CASE NO. 716

Heard at Montreal, Tuesday, September 11,1979






Suspension of thirty (30) days assessed conductor L. Yates. Request by the Union for withdrawal of the disciplinary measure and full compensation for time lost.


On December 21, 19?8, Mr. L. Yates was charged of insubordination, conduct unbecoming an employee and also violation of the fourth paragraph of the "General Notice" of the Uniform Code of Operating Rules.

Following investigation that was held on December 27, 1978, the charges against Mr. L. Yates were sustained and consequently, he was suspended for a period of thirty (30) days.

The Union filed a grievance. The Railway rejected same.



General Chairman Superintendent, Labour Relations

There appeared on behalf of the Company:

J. Bazin Counsel, Montreal

N. West Trainmaster, Labrador City

R. Collier Train Clerk, Labrador City

J. Winsor Yardmaster, Labrador City

R. P. Morris Superintendent, Sept-îles

J-P Morel Assistant Labour Relations, Sept-îles

And on behalf of the Brotherhood:

D. McLean Local Chairman, Labrador City

R. J. Proulx General Chairman, Quebec City


The facts of the matter appear quite clearly from the transcript of the investigation, and while there are certain points of conflict, there is in fact no really substantial difference as to what took place.

On the day in question the grievor was the Conductor on train Extra 256 West which left Ross Bay Junction at approximately 0900 hrs. and arrived at Carol Lake Yard at approximately 1130. Prior to the arrival of the train at Carol Lake Yard, the Yardmaster, Mr. Winsor, was in communication with the Engineman, and gave him instructions as to the work to be done on arrival. There is some question as to whether or not Mr. Winsor also spoke to the grievor at that time, but whether he did or not, the grievor knew what the instructions were, and that he was to switch out Bunker "C", and, if possible, three cars for the Service Building, and go to the North End. The grievor made no suggestion that he should get a dust mask before going to the North End (where, it seems, there are dusty conditions). Had such a suggestion been made, he could have arranged to come in to get one, or the Yardmaster might have made some other arrangement. The Yardmaster did not, however, expect to see the grievor at his office.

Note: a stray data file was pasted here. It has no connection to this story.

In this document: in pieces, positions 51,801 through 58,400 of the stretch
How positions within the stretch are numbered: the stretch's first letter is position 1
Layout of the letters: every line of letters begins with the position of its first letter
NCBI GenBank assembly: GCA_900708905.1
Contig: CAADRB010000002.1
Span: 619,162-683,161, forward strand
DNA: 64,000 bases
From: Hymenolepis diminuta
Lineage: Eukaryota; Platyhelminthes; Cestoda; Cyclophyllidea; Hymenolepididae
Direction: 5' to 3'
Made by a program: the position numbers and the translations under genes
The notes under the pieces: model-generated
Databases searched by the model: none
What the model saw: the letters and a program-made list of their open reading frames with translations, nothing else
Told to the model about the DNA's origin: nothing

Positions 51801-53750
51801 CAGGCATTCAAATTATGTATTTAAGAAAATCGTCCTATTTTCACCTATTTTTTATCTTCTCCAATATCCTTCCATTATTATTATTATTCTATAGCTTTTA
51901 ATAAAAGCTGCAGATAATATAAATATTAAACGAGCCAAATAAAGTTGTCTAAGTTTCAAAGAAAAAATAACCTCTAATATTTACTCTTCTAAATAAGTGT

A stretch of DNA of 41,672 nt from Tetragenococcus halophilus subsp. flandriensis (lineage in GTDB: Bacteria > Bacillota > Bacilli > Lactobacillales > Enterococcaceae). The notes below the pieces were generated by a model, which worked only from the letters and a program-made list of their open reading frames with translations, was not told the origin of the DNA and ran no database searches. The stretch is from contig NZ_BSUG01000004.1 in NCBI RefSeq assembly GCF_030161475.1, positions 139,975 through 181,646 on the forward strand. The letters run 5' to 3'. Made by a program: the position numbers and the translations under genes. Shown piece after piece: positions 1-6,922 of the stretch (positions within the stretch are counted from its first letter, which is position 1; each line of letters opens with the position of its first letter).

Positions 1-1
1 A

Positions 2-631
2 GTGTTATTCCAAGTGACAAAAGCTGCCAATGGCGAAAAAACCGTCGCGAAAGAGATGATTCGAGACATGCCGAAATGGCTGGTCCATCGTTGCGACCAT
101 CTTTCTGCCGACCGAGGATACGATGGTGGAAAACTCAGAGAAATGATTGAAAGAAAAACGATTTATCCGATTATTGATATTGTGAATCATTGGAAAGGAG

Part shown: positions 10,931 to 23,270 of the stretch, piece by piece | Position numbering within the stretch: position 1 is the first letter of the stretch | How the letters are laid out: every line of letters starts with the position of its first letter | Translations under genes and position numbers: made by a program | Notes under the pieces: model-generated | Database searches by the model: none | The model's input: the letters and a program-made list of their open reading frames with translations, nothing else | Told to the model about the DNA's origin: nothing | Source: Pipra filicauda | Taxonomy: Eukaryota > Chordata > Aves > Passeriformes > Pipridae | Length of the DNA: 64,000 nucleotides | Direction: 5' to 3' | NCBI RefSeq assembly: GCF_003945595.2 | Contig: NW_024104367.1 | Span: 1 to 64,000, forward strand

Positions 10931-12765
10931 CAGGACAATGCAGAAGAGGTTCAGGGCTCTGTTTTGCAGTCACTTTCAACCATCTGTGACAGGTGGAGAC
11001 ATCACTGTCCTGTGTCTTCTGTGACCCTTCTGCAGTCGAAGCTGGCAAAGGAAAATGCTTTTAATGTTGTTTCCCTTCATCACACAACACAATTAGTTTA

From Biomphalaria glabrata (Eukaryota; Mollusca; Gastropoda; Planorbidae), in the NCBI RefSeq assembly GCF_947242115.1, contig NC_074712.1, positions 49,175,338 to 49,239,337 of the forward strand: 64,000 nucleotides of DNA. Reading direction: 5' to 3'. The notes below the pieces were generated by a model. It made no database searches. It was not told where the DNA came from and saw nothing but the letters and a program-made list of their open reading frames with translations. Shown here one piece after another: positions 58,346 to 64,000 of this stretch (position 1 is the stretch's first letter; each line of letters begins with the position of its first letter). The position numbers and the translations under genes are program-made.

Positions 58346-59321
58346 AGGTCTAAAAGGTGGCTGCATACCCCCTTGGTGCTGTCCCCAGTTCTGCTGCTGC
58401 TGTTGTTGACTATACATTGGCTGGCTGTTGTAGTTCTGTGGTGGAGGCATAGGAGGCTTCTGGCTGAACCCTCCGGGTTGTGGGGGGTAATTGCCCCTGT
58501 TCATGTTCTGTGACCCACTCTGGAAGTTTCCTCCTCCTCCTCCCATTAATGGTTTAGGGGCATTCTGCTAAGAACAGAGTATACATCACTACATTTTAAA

In fact, however, the grievor did bring the train up not far from the office. The Yardmaster went out to speak to him and asked him why he had done what he had been told not to do. The grievor had not been told expressly not to come to the office, but his instructions were clear enough, and the grievor should have understood that the Yardmaster would require an explanation. The grievor did not offer one, but ignored the Yardmaster, and walked by him into the crew reporting room, where the Yardmaster followed. The Yardmaster again asked the grievor why he was there and the grievor replied "Leave me alone, I can't be bothered with you, you are no fucking good". The grievor then pushed the Yardmaster away. The space in the room may have been confined, but the evidence suggests clearly enough that it was not a case of inadvertent jostling, but of an intentional shove. The grievor walked back to his train, and the Yardmaster accompanied him, to get the waybills. The grievor told the Yardmaster "You are no good, never were any good and you are not worth me losing my job". The Yardmaster, according to his statement, replied, "If I had the authority, you wouldn't have a job now". The grievor's account of that is that the Yardmaster's expression was " wouldn't have a fucking job now" although the Yardmaster denies the use of that expression.

At the investigation, While the grievor did not admit all of the foregoing, he did acknowledge in a general way the use of abusive language, saying "if you termed the words that are used in this statement as abusive yes". It is clear that the language used by the grievor was abusive and that it was directed at the Yardmaster. The use of an obscene term would not in itself (in the context of this sort of work), be a ground of discipline. When abusive language (with or without obscenity, although the case is clearer perhaps where obscenity is involved) is directed at another person, however, then there is a disciplinable offence. That was the case here. The grievor did direct, as I find, offensive and insubordinate language at the Yardmaster, and he did improperly push him. While the Yardmaster may have expressed some annoyance at seeing the grievor come to the office, that was understandable in the circumstances. The grievor ought to have indicated what moves he would be making, or sought permission when the earlier instructions were given. The incident was not provoked by the Yardmaster, but was blameworthy conduct on the part of the grievor. It was an example of clearly offensive and insubordinate behaviour.

As to the Yardmaster's comments to the grievor, even accepting the grievor's version, the Yardmaster may have used an obscene term, but he was not directing abusive language at the grievor. Finally, there was a witness to the incident, being a janitor who was in the crew reporting room at the time. At the investigation the janitor was equivocal and would neither affirm or deny what had taken place. He had, however, remarked on what had occurred within a few minutes of the incident, and there is clear and reliable evidence as to what he had then said, which was that the grievor had told the Yardmaster to fuck off, and had pushed him.

From all of the material before me, then, there is really no serious doubt but that the incident occurred as alleged. It was a case of serious misconduct without provocation, and one for which discipline was properly imposed.

For the foregoing reasons, the grievance is dismissed.

(signed) J. F. W. WEATHERILL